As I’m sitting in the waiting room for what feels like hours, I anxiously focus more and more on my symptoms – the headache, the GI upset, the chronic back pain, the heart palpitations, my high blood pressure... Just waiting in the doctor’s office is giving me anxiety. In a conventional doctor’s office, I would meet the doctor for all of 10 minutes – racing through my list of symptoms as the doctor looks at my patient profile on his computer, takes my blood pressure and says ‘Mhmm, it’s elevated,” and then tells me to do the following: “Reduce your stress, get more exercise, and take this prescription for your anxiety & another one for your high blood pressure.” I barely get a thank you in before the door closes and I’m left to my own thoughts. The thought that is loudest is, “What am I supposed to do now?”
Does this sound familiar?
A study released in 2007 showed that the median time length for patients to talk to their doctors at appointments was 5.3 minutes. This amount of time was even lower for minority groups who go to inner city solo practices, 1.8 minutes.
How is anyone supposed to fully understand a person’s needs in under two minutes? The short answer is they can’t. All a doctor can do is determine the acute symptoms that a patient exhibits and find the most direct path to resolve those symptoms. This can lead to over-prescribing and a lack of clear guidance on preventative measures. Functional medicine takes an entirely different approach.
The Functional Medicine Approach
Functional Medicine is a holistic approach to healthcare that focuses on identifying and addressing the underlying causes of chronic disease, rather than simply treating symptoms. One of the key pillars of functional medicine is to provide client-centered care that works to address the underlying root cause of a disease or symptom. The word Functional means “relating to the way in which something works or operates”. I personally also like the definition of “designed to be practical and useful, rather than attractive”. This means that functional medicine aims to understand how all of your biological systems are operating and interacting with each other, not just the one specific area with a problem. In doing so, a practitioner can better identify how and why your symptoms are showing up. Then, instead of prescribing a medication to address your symptoms, you are able to build an actionable, specific plan that gives you autonomy and power over your body and health. This plan is designed to be practical and useful by not only mitigating (or even eliminating) your symptoms but also avoiding the side effects of unnecessary medication – that attractive, shiny red pill. Your plan of action, which can include a set of habits to enable behavior change, can allow your entire body a chance to heal, grow and thrive with energy, resilience, and balance.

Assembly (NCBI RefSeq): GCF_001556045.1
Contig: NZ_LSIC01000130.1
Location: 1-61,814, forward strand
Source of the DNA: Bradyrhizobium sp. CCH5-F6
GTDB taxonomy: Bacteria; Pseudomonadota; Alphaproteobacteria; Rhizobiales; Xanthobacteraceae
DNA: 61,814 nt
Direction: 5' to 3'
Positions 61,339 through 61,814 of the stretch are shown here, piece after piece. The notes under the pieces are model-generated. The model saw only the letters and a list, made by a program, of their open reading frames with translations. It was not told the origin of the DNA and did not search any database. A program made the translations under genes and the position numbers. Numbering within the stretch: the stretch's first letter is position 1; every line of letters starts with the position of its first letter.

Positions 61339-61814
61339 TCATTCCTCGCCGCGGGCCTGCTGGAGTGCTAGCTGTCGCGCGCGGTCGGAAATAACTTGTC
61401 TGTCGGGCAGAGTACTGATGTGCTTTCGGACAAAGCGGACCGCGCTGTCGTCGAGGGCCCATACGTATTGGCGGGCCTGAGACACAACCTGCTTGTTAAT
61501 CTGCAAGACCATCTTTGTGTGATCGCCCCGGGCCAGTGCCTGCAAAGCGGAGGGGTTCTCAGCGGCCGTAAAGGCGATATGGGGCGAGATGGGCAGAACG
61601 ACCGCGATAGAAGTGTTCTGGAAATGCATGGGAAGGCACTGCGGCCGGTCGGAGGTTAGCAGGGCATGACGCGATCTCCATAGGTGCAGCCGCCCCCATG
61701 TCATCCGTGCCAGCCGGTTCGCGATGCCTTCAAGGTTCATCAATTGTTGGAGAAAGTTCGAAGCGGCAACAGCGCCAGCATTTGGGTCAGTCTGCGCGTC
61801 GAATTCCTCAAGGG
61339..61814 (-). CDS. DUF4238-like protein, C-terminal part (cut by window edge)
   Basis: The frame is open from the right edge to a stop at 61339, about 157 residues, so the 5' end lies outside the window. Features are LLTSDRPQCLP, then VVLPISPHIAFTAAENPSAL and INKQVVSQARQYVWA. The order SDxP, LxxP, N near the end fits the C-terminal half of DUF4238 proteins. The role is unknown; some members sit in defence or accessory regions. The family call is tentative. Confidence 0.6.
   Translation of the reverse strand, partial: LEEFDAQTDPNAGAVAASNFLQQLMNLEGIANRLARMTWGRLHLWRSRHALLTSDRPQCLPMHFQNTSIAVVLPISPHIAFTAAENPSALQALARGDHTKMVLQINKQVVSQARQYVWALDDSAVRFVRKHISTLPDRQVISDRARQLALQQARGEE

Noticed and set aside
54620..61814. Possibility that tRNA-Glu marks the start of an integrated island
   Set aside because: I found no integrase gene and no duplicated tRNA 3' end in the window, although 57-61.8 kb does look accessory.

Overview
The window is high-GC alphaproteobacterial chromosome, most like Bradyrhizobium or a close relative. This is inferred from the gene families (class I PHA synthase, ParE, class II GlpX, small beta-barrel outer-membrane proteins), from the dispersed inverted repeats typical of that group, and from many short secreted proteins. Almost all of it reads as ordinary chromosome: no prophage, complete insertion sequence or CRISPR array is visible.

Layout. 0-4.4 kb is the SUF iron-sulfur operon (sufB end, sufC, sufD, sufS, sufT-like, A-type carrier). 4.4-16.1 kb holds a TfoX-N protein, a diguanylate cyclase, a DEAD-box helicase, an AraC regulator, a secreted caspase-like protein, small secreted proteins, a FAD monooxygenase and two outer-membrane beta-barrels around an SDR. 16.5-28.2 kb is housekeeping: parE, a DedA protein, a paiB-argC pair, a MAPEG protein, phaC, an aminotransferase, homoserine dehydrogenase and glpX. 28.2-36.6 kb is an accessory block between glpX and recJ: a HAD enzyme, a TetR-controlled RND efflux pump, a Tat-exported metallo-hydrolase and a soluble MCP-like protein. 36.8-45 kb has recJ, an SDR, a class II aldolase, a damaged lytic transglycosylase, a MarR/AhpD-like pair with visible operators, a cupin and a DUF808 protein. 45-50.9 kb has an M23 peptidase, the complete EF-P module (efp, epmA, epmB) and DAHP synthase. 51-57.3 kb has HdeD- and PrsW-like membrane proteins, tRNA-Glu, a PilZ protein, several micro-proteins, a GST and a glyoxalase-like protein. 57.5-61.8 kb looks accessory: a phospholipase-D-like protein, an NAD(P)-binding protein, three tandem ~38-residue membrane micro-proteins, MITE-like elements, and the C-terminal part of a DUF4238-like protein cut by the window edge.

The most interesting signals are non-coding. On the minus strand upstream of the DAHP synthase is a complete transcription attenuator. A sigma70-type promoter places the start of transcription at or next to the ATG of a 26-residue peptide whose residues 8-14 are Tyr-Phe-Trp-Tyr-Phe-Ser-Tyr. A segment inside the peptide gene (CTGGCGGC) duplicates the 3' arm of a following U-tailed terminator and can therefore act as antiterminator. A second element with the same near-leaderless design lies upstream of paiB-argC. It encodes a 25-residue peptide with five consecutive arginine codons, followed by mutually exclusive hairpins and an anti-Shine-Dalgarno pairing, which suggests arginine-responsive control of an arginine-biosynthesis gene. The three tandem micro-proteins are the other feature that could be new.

Client-Centered Care As a Key Principle of Functional Medicine